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In the essential field of documents analysis of digital humanities, text to image linking has proven to be a primordial step to provide expert with convenient work material. The linking of manuscript words with their transcription in the electronic text allows for more efficient, clear and sharable analysis.

In this fast growing field, reliable computer automatisation is of crucial importance. In fact, when done manually text-image alignment requires to circle each word within a polygon, and potentially each character for thinner granularity, before linking to the electronic transcript. This heavily time consuming task has motivated many innovations in order to achieve automatisation.

Layout analysis is the primary form of manuscript analysis. Yet it is paramount to split document image between writings and other (e.g. ornamentation)  before any text-image alignment. To address this task, a computer software would need to be trained on specific layout whose segmentation was established by human experts . Such layout are called ground truth as they encompass the need of samples with known labels for use as training datas. Unfortunately, ground truth of historical document are rather rare. To address this problem, the DIVA group (University of Fribourg, Switzerland) developed a web-based interface (D IVA DIAWI) to semi-automatically generate ground truth for large numbers of historical documents. The system automatically draws polygons while prompting the user, in parallel or sequentially, for manual editing. Compared to the state of the art, this interface characterize itself by greater automation and easy access through any web browser. The interface reported to work well on the IAM Historical Document Database (IAM-HistDB) 7.

Efforts to achieve text-image alignment itself have already yield promising results. Among them, Yann Leydier and coworkers method to automatically link images of digitized manuscripts with electronic texts, at the granularity of page, column, line, word, and character. Using a  handwritten text recognition based on the hidden markov model, line transcripts are assigned to the line images and used to train a word recognizer. Alignment at word level achieved 91.3% average accuracy on historical document.

Another significant advance is the TILT web-service developed by Desmond Schmidt implementing a novel method. TILT identify word-shapes rather than actual characters unlike classic optical character recognition program. To do so, a general line-recognition algorithm first extract lines from the document before fitting inline inter-word gaps to the transcript. At this stage lines are splitted in word-shapes potentially containing more than one word. To achieve linking, TILT then proceed to match several word-shapes in image to one word in the transcript or several word from the transcript to one word-shape. In this method the focus is hence directed toward word-width rather than character. It is to note that the effectiveness of the line extraction step is for now limited by variability of spacing in manuscript.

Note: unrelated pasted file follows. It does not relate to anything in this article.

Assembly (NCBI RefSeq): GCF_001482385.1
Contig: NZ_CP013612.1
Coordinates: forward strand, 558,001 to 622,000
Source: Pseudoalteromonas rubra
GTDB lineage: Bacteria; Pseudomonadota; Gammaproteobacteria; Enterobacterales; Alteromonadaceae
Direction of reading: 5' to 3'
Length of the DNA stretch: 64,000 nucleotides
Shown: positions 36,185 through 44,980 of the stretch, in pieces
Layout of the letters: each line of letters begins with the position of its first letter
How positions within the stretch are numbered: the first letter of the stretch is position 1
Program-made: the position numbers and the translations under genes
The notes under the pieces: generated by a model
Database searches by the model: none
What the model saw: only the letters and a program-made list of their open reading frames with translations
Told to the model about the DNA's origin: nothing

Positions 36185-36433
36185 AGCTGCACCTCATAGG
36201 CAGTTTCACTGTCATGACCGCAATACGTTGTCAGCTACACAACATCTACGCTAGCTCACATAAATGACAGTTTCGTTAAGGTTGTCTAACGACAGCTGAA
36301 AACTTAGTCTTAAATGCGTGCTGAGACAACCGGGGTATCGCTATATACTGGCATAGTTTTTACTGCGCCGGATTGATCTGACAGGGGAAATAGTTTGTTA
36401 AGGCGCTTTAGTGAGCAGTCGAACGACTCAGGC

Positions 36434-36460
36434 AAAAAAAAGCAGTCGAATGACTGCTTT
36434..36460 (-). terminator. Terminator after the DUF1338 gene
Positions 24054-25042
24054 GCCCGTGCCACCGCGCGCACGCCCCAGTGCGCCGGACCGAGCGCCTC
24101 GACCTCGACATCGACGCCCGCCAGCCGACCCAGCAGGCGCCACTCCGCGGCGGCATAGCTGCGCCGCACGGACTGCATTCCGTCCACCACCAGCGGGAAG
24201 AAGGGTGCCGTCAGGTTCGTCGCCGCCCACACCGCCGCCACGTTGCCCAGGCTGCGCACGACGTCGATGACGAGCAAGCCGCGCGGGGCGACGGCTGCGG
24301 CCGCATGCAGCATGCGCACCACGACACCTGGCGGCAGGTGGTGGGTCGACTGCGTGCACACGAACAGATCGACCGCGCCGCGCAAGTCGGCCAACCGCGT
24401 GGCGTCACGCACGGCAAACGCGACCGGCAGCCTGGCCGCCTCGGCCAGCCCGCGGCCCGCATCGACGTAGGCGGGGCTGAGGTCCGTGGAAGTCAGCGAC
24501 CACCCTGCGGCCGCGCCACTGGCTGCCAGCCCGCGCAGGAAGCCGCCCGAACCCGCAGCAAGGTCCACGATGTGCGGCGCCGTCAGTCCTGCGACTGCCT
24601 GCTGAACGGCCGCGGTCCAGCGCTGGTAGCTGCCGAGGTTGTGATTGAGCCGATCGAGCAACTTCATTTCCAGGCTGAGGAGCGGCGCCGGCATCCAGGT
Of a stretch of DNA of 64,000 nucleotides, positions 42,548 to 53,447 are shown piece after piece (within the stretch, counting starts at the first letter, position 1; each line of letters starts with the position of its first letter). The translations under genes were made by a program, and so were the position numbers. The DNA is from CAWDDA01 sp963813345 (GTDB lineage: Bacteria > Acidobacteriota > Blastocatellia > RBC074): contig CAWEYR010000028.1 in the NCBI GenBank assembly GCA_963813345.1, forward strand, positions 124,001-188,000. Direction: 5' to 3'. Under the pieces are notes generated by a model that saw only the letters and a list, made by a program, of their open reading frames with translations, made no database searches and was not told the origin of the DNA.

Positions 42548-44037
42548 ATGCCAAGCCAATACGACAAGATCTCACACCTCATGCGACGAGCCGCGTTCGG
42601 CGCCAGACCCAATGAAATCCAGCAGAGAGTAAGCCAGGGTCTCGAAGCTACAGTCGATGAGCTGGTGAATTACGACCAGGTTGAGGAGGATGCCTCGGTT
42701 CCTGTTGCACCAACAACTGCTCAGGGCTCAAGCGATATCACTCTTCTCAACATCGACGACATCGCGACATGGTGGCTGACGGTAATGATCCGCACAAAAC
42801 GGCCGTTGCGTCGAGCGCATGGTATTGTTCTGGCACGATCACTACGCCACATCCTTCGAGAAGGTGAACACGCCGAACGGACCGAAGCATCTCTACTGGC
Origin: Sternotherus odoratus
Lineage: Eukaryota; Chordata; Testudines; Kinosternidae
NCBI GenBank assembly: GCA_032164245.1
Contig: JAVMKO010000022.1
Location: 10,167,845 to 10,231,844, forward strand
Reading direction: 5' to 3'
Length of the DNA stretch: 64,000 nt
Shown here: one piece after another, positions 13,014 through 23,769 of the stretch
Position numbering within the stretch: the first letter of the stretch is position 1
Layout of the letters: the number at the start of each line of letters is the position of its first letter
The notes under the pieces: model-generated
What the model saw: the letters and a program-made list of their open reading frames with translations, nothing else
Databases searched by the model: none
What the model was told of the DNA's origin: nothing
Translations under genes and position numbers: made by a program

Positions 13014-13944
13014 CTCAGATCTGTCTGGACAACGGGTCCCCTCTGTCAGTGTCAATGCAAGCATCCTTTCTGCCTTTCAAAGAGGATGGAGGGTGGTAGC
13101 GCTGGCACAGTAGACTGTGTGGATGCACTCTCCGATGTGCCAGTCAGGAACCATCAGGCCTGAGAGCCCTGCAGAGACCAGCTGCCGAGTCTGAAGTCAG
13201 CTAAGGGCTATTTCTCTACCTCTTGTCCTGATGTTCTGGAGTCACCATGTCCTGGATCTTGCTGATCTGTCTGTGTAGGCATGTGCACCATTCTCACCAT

The two highlighted methods seek for the same goal while using slightly different technique with one focusing on character discrimination and the other on word-shape and width. Both are viable and ask for refinement. Despite accuracy favoring the first one, the variability of handwriting and motivate the development of alternative methods. Furthermore damaged documents with illegible characters but preserved inter-word gaps could be confronted to other document transcript with the second method. Doing so, manuscript could be identified even without any decipherable letter.

These methods are substantial advances toward what is now a noteworthy trend in the field :  reliable computer automatisation of text-image linking.


“DIVADIAWI – A Web-based Interface for Semi-automatic Labeling of Historical Document Images”   Hao Wei, Kai Chen, Mathias Seuret, Marcel Würsch, Marcus Liwicki, Rolf Ingold; University of Fribourg, Switzerland
“From Text and Image to Historical Resource: Text-Image Alignment for Digital Humanists”    Dominique Stutzmann, Théodore Bluche, Alexei Lavrentev, Yann Leydier, LIRIS Laboratoire d’Informatique en Image et Systèmes d’information (INSA de Lyon – UMR 5205); Christopher Kermorvant, Teklia, France
“TILT 2: Text to Image Linking Tool”    Desmond Schmidt, Queensland University of Technology, Australia;